Rolling Out

Georgia State University’s Tameka Lester shares key to great leadership

Photo source: Tameka Lester
Photo courtesy of Tameka Lester

Tameka Lester’s intelligence and perseverance have carried her to impressive heights in her career. Currently, her admirable traits are also being used to help the less fortunate as she servers as the assistant clinical professor and assistant director of the Philip C. Cook Low-Income Taxpayer Clinic at Georgia State University.

The clinic represents taxpayers who cannot afford legal representation. Lester assists the student-employees with helping their community and gaining valuable legal experience. She is more than qualified to serve as an educator in this area of work, since she has been involved in the taxation field for years.

Before law school, Lester worked in a leadership role at Wells Fargo for several years and as an audio marketing consultant for Muzak LLC. She received her juris doctorate degree from North Carolina Central University School of Law, where she held the position as the vice president of the Women’s Law Caucus and a Basic Income Taxation tutor. She was the first graduate of the Taxation Certificate Program.

Lester told rolling out how she continues to excel as an advocate for taxpayer rights and her key to being a superb leader.

Has competition been a key factor in your success?

Yes, but not in the traditional sense of measuring myself against the success and accomplishments of others. We all have different skills, gifts and abilities. Instead, my only benchmark — or competition — is myself — “have I done my best under the circumstances?” I am my toughest critic. Wanting to do my best drives me to work hard and provide others with the type of service I would desire if I were in their position. Is it a perfect system? No; however, it has allowed me to set realistic benchmarks for myself, whether it be in my personal or professional life. When I fall short, I use it as a learning opportunity for the future to be better.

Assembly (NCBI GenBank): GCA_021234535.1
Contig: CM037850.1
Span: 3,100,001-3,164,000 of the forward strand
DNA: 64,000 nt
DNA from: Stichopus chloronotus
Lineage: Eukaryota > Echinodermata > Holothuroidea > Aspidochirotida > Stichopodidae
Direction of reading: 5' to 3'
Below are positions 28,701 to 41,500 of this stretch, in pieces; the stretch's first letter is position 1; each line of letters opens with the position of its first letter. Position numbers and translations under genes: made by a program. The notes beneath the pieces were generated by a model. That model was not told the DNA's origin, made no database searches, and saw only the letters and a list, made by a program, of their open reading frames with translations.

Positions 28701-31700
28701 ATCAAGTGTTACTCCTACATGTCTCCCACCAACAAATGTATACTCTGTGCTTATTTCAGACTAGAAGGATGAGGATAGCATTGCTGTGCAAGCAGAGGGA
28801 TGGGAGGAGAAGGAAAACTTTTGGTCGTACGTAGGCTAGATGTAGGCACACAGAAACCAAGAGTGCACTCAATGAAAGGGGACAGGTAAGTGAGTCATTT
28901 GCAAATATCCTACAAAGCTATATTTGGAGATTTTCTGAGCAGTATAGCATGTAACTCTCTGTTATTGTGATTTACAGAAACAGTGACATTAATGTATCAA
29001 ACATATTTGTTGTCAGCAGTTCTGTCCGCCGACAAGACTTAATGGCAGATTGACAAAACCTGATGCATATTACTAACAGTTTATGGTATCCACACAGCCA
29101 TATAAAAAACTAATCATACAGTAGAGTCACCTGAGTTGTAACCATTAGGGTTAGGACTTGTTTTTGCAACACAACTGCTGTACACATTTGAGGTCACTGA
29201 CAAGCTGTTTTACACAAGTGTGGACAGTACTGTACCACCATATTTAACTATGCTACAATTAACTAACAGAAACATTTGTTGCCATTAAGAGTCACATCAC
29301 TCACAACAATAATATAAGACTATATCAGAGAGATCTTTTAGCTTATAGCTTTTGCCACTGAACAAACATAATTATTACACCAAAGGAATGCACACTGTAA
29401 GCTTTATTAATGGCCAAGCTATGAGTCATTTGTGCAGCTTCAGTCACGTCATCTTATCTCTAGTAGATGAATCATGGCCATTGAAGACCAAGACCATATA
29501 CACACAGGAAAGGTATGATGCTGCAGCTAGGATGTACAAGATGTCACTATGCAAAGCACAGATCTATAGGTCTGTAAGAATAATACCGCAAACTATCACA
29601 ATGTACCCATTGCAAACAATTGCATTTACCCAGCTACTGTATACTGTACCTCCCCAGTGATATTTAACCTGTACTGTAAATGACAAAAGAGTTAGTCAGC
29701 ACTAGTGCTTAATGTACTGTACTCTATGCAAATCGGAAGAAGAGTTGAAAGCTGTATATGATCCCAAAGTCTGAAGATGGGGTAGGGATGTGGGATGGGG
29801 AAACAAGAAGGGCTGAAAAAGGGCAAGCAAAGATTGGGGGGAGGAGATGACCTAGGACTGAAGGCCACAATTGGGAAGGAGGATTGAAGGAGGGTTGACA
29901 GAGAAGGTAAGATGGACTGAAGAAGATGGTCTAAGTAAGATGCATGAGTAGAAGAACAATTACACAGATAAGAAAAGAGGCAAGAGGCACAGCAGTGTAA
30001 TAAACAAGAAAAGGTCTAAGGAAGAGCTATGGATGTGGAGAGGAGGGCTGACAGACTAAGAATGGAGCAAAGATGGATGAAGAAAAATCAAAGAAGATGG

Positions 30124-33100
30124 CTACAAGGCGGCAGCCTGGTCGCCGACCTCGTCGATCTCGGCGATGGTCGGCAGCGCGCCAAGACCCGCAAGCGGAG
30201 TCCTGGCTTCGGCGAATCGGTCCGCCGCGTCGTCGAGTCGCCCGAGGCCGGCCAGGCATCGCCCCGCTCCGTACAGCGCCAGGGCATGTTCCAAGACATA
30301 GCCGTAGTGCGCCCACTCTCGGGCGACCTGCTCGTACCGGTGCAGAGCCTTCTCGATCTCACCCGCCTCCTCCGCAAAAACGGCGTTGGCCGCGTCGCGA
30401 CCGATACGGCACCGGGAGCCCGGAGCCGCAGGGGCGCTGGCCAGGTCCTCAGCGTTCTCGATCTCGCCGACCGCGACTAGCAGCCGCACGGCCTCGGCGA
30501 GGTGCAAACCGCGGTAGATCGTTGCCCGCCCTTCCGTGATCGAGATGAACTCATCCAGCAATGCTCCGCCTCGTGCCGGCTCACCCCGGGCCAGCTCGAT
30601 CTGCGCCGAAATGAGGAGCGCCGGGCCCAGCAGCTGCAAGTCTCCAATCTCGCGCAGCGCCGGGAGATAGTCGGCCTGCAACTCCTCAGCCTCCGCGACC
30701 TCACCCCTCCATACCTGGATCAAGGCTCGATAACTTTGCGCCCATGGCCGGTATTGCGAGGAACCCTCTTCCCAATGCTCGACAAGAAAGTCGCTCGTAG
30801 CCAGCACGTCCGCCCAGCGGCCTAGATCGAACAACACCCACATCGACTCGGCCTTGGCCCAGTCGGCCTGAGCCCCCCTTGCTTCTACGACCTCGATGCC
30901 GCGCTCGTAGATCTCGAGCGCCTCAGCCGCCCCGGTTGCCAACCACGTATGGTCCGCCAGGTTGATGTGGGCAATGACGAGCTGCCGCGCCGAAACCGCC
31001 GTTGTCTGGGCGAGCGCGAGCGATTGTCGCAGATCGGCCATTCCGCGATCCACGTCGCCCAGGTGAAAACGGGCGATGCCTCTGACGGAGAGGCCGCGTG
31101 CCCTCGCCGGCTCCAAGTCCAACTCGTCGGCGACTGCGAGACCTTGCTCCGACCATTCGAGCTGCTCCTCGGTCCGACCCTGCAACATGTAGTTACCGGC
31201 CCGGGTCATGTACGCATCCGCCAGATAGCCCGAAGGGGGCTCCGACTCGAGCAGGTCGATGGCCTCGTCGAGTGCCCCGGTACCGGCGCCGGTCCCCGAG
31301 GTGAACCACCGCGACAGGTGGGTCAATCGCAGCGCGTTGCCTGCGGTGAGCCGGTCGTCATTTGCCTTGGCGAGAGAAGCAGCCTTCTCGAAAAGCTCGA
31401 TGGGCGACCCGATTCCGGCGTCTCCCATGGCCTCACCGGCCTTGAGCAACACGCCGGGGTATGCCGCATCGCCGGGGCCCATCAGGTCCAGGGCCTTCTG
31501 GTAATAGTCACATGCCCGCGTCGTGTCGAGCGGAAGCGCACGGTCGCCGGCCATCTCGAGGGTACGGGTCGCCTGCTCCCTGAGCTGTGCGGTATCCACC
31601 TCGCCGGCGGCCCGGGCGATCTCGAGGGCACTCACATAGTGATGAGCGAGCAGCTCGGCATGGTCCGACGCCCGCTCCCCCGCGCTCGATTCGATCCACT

Tell us how education has played a role in your success.

Education has played a tremendous role in my success. My mother has been a teacher for over 40 years, and she always stressed the importance of taking education seriously. Both my parents created an environment that encouraged a healthy curiosity for learning, and from an early age, my sister and I were cultivated into avid readers. Naturally, we became intrigued with learning. This love affair with learning has guided me through various professional roles and three degrees … all of which were important to my development and essential to my success as a clinical professor.

Finish this sentence: “Being agile and having the ability to adapt has …”

Lead to my survival in various circumstances. One of my favorite quotes by Charles Darwin states: “It is not the strongest of the species that survives, nor the most intelligent. It is the one that is most adaptable to change.” This is true of most situations that life may present us — whether personal or professional. Those individuals who are able to adapt to change easiest and oftentimes quickest will fare better than others who are resistant to the change. My theory has always been to embrace change, as it will always have its purpose. Although it may be uncomfortable, you may actually find yourself in a better situation. If not, it will still serve as a learning experience.